50 years ago on Monday 10 July 1967, one of the defining moments in New Zealand’s history happened when we moved from pounds, shilling and pence to decimal currency.
Ministry for Culture and Heritage Chief Historian Neill Atkinson says the change was central to the development of our national identity and showed the world that, while we retained strong links with Britain, our identity was more than colonial.
1967 decimal coin set on a scarf featuring pre-decimal images.
He says decimalisation was first discussed as early as the 1900s, but it wasn’t until the 1960s that both the National and Labour parties supported it.
“The announcement of the change was made by the National Government in 1963 and then under-secretary for finance and future Prime Minister Rob Muldoon was given the task of over-seeing it.”
But it wasn’t a straight forward process.
Mr Atkinson says initial coin designs were criticised by the royal mint and when new designs were leaked to the public they got an unfavourable response.
“The government then published all the proposed designs, and got the public to vote on them. Designs by London-born New Zealander James Berry emerged as the public favourite and in 1966 the government, following the public mood, chose Berry for all six new coins.”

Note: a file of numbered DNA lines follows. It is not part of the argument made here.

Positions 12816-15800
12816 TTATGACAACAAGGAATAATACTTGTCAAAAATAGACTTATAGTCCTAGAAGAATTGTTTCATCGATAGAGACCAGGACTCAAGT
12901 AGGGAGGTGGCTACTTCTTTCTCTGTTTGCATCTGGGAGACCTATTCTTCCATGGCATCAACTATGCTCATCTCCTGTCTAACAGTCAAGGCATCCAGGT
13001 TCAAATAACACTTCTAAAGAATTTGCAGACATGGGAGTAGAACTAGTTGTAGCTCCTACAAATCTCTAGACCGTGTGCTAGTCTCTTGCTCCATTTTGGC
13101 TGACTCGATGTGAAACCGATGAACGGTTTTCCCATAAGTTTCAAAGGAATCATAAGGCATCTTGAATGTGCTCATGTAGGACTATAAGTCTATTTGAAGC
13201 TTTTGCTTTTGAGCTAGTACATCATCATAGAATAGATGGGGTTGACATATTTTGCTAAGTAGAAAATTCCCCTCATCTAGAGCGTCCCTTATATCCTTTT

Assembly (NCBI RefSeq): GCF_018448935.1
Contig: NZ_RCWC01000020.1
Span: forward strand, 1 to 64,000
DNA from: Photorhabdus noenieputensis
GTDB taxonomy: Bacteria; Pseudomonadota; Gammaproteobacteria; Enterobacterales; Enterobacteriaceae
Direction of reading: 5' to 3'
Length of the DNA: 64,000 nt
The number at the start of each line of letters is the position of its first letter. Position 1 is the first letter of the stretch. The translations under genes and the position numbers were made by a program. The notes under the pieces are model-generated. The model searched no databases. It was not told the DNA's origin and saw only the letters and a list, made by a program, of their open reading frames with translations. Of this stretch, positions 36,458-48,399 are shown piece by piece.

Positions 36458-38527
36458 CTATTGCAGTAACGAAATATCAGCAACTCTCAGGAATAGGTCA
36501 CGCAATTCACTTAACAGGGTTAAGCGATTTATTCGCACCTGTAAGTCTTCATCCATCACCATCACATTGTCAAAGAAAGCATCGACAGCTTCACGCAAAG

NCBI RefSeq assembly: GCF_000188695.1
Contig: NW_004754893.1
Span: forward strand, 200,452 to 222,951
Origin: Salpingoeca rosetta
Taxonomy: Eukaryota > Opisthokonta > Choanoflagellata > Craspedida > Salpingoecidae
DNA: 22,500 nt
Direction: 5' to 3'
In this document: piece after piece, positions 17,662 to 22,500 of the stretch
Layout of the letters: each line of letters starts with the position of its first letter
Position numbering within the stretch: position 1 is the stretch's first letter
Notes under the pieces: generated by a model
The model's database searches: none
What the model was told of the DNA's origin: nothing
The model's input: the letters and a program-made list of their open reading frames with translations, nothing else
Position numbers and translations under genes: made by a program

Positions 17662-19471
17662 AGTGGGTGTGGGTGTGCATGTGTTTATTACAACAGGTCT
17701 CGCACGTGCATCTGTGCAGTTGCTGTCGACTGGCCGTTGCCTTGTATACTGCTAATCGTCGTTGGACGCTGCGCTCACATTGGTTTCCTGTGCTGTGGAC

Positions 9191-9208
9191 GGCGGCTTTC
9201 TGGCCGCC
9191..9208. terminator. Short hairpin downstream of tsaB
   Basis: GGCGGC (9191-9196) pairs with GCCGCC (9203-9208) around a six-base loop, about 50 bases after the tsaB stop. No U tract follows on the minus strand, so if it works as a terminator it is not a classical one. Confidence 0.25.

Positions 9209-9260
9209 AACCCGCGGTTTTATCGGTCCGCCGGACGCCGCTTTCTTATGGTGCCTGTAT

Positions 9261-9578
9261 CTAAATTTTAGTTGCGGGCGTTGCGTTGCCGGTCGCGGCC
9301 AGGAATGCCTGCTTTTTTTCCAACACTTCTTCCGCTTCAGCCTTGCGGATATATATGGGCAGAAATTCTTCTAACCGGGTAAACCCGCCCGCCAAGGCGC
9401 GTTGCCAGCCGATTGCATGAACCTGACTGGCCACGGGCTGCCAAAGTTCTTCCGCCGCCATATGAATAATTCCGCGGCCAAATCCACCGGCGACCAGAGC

Designs for the notes – the first New Zealand paper money to show the reigning monarch - were kept under wraps until June 1967 to thwart counterfeiters.
“There was also much public discussion over what to call the new currency. Names suggested included ‘crown’, ‘fern’, ‘tūi’, ‘Kiwi’ and ‘zeal’. In the end, both Australia and New Zealand settled on ‘dollar’.”
Once that was decided the new money had to be made – 27 million new banknotes and 165 million new coins had to be minted and distributed in time for the change-over. The new money was valued at $120 million and weighed more than 700 tonnes.
Banks closed from Wednesday 5 July until Monday 10 July to give bank staff time to convert their records into dollars and cents. And, of course, the now-obsolete old money had to be disposed of. More information about the switch to decimal currency is available on the Ministry’s Te Ara and NZHistory websites, including the song which was used to help the public understand what was happening.
Updated on 17th July 2017